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Power Query: Join or List - Part 6

4 January 2023

Welcome to our Power Query blog.  This week, I continue to continue comparing alternative approaches to extracting data from another table with approximate matching using List() functions.


I know you have missed them: my imaginary salespeople are back!  They are going to help me compare alternative approaches to pulling in data from one query to another, namely merging and using list functions.  There are two examples that I am going to use in this series.  I have covered the first example, which used exact matching. 

In Part 1 and Part 2, I looked at these two tables.  The first is a list of item types that my salespeople have been putting under ‘personal’ on expenses.  The second is a list indicating which are allowed and which are not, and any that require further information. 

In Part 1, I merged the queries to get the result:

In Part 2, I used List functions to achieve the same result. 

In Part 3, I moved onto the second example, which requires an approximate match.  I have two more tables:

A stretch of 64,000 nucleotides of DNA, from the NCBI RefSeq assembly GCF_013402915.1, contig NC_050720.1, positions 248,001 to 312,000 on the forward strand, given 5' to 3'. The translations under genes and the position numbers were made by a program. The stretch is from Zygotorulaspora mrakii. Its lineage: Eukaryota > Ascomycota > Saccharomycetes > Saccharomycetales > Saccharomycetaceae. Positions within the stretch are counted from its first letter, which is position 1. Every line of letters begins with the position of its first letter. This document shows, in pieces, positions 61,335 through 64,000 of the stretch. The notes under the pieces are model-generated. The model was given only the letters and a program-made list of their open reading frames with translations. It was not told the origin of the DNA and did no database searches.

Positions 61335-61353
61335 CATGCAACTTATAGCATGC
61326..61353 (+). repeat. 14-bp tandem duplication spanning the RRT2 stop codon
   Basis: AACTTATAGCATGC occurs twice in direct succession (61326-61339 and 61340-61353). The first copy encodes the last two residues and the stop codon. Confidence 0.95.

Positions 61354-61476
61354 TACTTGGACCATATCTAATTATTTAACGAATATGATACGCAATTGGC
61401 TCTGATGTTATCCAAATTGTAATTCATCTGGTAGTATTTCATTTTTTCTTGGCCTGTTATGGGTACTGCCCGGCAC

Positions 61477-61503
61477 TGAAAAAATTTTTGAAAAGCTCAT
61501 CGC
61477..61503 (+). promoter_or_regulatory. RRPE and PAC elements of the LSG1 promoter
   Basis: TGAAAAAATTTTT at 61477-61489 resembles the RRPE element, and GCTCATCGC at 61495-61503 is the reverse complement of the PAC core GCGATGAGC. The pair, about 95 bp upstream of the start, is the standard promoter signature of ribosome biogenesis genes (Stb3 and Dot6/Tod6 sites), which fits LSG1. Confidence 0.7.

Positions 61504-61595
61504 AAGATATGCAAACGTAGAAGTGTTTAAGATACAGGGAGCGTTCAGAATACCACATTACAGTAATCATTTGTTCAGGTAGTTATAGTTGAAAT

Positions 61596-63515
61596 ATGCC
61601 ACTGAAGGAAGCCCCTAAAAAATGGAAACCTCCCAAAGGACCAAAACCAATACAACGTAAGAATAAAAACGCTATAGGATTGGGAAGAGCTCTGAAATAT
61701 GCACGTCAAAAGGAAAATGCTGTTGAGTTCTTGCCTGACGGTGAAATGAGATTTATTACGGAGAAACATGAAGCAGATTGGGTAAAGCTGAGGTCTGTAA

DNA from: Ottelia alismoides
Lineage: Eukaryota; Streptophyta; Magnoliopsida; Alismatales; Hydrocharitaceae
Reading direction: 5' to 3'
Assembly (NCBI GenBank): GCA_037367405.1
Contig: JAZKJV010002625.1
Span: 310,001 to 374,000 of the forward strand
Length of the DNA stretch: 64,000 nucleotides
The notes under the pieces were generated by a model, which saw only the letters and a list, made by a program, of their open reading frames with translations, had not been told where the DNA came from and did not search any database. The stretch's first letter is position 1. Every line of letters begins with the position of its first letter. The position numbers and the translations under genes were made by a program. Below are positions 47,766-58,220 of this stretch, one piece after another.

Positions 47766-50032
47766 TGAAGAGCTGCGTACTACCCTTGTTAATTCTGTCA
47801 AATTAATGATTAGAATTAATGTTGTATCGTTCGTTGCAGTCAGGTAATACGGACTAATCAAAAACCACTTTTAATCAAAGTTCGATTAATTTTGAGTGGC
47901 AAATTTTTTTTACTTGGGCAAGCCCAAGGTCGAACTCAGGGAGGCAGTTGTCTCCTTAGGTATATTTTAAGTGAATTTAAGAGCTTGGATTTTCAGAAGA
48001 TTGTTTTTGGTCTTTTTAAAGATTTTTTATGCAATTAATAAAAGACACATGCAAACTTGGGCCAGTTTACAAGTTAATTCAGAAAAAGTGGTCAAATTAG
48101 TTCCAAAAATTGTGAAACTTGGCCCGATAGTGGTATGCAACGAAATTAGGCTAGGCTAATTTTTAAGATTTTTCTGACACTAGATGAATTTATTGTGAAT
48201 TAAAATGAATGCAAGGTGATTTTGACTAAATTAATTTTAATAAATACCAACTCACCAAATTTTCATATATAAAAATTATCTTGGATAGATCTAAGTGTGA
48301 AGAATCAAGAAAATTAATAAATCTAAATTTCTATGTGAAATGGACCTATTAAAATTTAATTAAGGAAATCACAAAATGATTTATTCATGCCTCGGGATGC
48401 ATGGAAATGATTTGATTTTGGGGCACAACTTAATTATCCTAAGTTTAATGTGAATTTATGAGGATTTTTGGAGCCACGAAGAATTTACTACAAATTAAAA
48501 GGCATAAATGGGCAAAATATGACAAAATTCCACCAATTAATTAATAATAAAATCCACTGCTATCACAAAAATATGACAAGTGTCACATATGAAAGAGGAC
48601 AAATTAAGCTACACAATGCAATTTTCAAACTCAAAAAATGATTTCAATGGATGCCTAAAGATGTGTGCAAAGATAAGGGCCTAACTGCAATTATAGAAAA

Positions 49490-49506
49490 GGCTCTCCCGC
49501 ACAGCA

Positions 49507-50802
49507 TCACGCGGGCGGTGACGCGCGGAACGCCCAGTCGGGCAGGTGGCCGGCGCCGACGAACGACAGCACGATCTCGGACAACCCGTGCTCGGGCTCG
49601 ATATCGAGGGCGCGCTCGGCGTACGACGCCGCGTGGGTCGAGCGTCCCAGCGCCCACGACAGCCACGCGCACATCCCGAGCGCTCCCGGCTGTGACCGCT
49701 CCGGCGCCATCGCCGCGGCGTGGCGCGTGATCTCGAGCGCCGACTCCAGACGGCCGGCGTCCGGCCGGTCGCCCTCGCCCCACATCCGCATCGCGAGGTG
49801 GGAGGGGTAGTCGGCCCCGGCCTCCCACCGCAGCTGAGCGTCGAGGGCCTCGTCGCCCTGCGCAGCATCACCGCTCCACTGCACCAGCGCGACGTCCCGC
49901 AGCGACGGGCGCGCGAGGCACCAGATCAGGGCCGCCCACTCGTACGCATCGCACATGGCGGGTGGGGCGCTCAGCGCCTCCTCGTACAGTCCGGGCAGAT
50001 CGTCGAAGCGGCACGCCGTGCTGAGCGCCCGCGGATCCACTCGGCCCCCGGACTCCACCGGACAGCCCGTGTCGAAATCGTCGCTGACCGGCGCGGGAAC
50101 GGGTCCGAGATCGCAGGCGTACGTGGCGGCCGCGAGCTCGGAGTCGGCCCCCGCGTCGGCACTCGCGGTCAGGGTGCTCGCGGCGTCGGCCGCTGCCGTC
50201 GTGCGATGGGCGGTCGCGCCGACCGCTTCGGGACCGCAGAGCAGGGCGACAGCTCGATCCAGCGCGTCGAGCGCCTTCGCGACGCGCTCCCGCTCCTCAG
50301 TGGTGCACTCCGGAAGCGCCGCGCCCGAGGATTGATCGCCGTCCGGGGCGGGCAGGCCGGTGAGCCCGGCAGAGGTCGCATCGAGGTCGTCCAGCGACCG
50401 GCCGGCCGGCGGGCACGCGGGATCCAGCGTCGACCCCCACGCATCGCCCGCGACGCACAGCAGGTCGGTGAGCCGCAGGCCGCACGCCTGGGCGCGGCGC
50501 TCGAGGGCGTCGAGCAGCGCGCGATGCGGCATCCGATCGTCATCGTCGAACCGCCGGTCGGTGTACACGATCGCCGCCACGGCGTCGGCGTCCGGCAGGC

The plan is to encourage my salespeople to work harder, by linking their commission to each transaction.  I extracted my data to Power Query and set about merging my queries:

Having transformed the resulting data, it seemed like I had a long way to go!

In Part 4, I transformed this data to get to the desired result.  

Last time, I created a reference of Sales, which I called Sales (list).

I added a new column Commission Rate to Sales (list), which comprised of a list of all the Amountvalues from Commissions which were less than or equal to the Amounton Sales (list)

There are a couple of ways to get to the correct Commission Rate on Commissions.  I could start by using List.Max():

This simply finds the maximum value in a list.  If the list is empty, it will return null.   

This simply finds the maximum value in a list.  If the list is empty, it will return null.   

This gives me my results, but for those rows with nulls, I get an error, this is because the list is empty:

I could fix this by having a zero [0] rate band on the Commissions table, but assuming I don’t have any control over the input data, I can just replace errors with zero [0]:

This solves the problem:

From here, the process is the same as I did for Part 4:

The results are the same.  Next time, I’ll take a look at some alternative List() functionality that I could have used.


Come back next time for more ways to use Power Query!